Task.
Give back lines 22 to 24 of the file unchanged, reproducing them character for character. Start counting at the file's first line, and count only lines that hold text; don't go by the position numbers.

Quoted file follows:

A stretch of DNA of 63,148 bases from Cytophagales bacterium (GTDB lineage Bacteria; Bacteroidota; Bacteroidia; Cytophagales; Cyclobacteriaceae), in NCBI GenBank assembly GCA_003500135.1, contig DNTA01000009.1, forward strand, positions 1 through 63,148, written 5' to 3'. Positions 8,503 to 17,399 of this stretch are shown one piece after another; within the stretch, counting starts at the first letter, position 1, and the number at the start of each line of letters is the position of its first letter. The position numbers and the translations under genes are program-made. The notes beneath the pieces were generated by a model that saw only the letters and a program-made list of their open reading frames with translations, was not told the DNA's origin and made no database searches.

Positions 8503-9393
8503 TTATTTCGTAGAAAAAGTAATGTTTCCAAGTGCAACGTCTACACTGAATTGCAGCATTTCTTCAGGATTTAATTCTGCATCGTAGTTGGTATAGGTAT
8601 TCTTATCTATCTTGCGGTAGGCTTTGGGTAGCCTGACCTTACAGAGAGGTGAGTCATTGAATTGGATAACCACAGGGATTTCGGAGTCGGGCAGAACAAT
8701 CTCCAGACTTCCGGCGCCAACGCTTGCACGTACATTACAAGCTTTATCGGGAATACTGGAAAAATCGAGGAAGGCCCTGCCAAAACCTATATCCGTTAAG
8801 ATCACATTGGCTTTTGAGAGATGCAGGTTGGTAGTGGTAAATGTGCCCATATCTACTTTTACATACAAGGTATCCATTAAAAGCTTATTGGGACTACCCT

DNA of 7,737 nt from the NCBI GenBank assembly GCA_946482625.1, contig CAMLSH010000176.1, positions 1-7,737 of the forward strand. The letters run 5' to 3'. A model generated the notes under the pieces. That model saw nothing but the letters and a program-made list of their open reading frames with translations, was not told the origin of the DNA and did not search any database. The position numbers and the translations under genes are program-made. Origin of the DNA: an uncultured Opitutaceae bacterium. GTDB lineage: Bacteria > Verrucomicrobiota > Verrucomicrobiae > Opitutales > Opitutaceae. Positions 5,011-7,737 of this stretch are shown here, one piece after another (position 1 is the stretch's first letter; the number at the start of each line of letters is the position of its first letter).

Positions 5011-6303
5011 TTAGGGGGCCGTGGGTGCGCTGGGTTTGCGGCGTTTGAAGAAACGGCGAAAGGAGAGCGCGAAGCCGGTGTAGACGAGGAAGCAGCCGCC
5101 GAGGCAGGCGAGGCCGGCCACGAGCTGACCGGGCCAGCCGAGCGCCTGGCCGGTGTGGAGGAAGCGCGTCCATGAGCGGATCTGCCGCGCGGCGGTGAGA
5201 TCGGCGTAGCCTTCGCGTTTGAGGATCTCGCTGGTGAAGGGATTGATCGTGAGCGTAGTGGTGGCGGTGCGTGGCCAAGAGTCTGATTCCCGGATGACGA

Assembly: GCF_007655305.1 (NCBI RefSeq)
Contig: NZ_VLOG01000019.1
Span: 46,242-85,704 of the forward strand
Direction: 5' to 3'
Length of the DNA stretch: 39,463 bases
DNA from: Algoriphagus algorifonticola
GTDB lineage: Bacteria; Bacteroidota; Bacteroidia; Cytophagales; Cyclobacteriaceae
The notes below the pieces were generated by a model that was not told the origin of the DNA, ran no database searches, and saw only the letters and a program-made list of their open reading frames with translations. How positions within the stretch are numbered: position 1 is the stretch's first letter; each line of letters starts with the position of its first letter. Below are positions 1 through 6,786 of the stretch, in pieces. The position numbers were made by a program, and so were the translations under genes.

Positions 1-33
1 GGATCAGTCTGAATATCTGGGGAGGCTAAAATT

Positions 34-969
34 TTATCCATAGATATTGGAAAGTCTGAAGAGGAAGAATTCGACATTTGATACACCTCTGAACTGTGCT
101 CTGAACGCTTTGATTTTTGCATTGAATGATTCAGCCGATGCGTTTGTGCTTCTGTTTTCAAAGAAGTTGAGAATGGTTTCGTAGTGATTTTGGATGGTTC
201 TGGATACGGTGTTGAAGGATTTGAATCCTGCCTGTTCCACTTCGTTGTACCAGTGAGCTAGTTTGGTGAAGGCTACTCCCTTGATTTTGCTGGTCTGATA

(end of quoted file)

Positions 34-969
34 TTATCCATAGATATTGGAAAGTCTGAAGAGGAAGAATTCGACATTTGATACACCTCTGAACTGTGCT
101 CTGAACGCTTTGATTTTTGCATTGAATGATTCAGCCGATGCGTTTGTGCTTCTGTTTTCAAAGAAGTTGAGAATGGTTTCGTAGTGATTTTGGATGGTTC